Any notion of respecting the source material is thrown out of the window during the first scene, as a character we’ll never see again finds himself on a plane at the very moment when his life is due to end at Samara’s hands. This in itself is actually a fun idea, because if the character in question doesn’t believe that the curse is real then of course he’ll have no problem with being on a plane seven days after watching the tape. However, the issue I have with this scene as a whole is that it just isn’t scary! The music which accompanies it feels like it belongs in a cheap action flick rather than an atmospheric horror film, and it confuses the movie’s tone immediately. As a scene it feels like something which was thought up by a marketing team as a nice clip to lodge into the middle of a trailer, and it bears no significance to the rest of the movie at all!

Moreover, Gutiérrez disrespects the returning audience by rehashing Samara’s backstory through superfluous exposition, and on top of this the writers try to pass off a cheap plot point as a hidden revelation in order to make the film feel like a worthwhile sequel. This is more idiotic than it is insulting, because it’s frankly absurd that the studio and the director felt that they needed an excuse to revisit a modern horror classic. I’m not the biggest fan of remakes and sequels, but I think that on paper it made sense to bring back the franchise considering that we’ve made substantial technological advancements since 2005.

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via entertainment.ie

The idea of the tape going viral is one that genuinely interests me, even if it does sound like it could be the product of an out-of-touch corporate executive trying to appeal to a youthful audience. There are things that can be done with that premise and a film based around such an outlandish idea could be fun. I’m not saying that it would be good, but it wouldn’t feel as depressingly pointless as this film felt.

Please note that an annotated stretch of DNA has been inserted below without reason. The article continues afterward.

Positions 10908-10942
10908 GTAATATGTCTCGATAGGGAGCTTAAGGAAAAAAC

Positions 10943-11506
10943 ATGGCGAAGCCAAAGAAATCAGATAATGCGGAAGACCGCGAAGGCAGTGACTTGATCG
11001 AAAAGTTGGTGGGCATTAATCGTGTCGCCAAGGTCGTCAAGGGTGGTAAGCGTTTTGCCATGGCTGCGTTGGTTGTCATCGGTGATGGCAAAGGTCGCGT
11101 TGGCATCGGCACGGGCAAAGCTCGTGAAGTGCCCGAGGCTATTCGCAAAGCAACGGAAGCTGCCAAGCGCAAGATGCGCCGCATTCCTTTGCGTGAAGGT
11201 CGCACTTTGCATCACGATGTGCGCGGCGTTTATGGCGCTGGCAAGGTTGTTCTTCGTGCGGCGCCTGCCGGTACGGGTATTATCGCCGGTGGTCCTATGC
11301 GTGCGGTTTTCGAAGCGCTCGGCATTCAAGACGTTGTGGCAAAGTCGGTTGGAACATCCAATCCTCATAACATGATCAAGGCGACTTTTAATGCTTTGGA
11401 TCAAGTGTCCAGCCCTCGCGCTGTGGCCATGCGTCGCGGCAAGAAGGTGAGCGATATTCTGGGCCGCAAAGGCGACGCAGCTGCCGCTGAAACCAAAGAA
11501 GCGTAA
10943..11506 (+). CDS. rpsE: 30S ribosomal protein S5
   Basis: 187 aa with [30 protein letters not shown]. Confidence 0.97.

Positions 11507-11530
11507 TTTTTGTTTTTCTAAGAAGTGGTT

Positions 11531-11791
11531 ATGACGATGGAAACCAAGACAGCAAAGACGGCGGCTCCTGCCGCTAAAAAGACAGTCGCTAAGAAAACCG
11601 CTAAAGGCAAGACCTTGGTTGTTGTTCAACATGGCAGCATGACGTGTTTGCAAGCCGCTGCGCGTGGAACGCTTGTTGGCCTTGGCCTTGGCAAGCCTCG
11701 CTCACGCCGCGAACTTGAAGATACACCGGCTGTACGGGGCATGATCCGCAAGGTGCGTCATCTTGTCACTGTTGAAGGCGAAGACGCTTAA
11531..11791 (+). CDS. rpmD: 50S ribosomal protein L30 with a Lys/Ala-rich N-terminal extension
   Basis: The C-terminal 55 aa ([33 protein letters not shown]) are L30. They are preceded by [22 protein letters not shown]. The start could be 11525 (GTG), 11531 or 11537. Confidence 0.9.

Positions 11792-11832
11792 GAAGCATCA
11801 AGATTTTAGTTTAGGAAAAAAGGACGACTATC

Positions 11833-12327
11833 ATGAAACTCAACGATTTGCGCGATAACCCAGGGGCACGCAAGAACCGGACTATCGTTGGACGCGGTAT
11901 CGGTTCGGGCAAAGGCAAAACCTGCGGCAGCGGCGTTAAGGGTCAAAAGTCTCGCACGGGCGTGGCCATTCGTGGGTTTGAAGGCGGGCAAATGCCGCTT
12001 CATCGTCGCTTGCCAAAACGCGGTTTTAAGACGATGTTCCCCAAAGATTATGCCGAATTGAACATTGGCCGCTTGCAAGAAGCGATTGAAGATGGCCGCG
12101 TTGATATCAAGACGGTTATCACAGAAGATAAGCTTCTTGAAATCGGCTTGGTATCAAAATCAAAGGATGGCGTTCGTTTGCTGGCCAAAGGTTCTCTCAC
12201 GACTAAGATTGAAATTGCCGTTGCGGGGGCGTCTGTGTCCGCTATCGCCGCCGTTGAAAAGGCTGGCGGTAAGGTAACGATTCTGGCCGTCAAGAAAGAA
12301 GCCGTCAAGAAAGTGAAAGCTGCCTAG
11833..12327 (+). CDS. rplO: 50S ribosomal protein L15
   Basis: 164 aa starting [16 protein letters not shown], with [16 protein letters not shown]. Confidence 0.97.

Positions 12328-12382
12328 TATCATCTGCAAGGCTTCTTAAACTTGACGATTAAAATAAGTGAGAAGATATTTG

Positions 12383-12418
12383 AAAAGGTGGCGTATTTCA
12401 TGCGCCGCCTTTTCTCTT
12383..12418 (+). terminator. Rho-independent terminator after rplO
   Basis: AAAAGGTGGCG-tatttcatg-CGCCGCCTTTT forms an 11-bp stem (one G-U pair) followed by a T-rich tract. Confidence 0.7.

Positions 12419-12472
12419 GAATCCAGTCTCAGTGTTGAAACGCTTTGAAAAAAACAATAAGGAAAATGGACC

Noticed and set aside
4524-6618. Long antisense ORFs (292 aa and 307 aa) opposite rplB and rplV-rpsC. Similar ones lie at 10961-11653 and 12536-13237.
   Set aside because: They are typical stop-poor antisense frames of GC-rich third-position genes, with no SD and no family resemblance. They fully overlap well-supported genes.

The best part of the film, for me personally, was when the screen at my local cinema completely stopped working. I’m not exaggerating when I say that halfway through the film the screen cut out, the lights flickered, and the theatre fell into darkness. There was a power outage which caused our screen and a few others to go down, so we were sat staring at a black screen in the dark waiting for something to happen. Most of the people in the screening found this quite funny, including myself, and we all had a good laugh about the situation.

I’m not lying when I say that this was the highlight of the film for me, and it plays into how ineffective “Rings” was at doing its job – i.e. scaring people – because nobody so much as flinched even though we were watching a film about a murderous spirit that comes out of a television screen. It was a situation that should’ve sparked pandemonium, yet it triggered sarcastic laughter.

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via tumblr.com

With that anecdote out of the way it should be clear what I thought of this film. “The Ring” is one of my all-time favourite horror movies – to this day I remember watching it with my family in Devon, and I’ll never forget how my cousin called the house phone immediately after it finished to mimic Samara by whispering ‘seven days’. I really do love the original film and I have it on DVD in my house along with its sequel. Sadly, “Rings” is an insult to both of those films and to the integrity of filmmaking in general; it’s cheap, lazy, and ignorant to what made the source material great, so it really isn’t worth your time.

1/10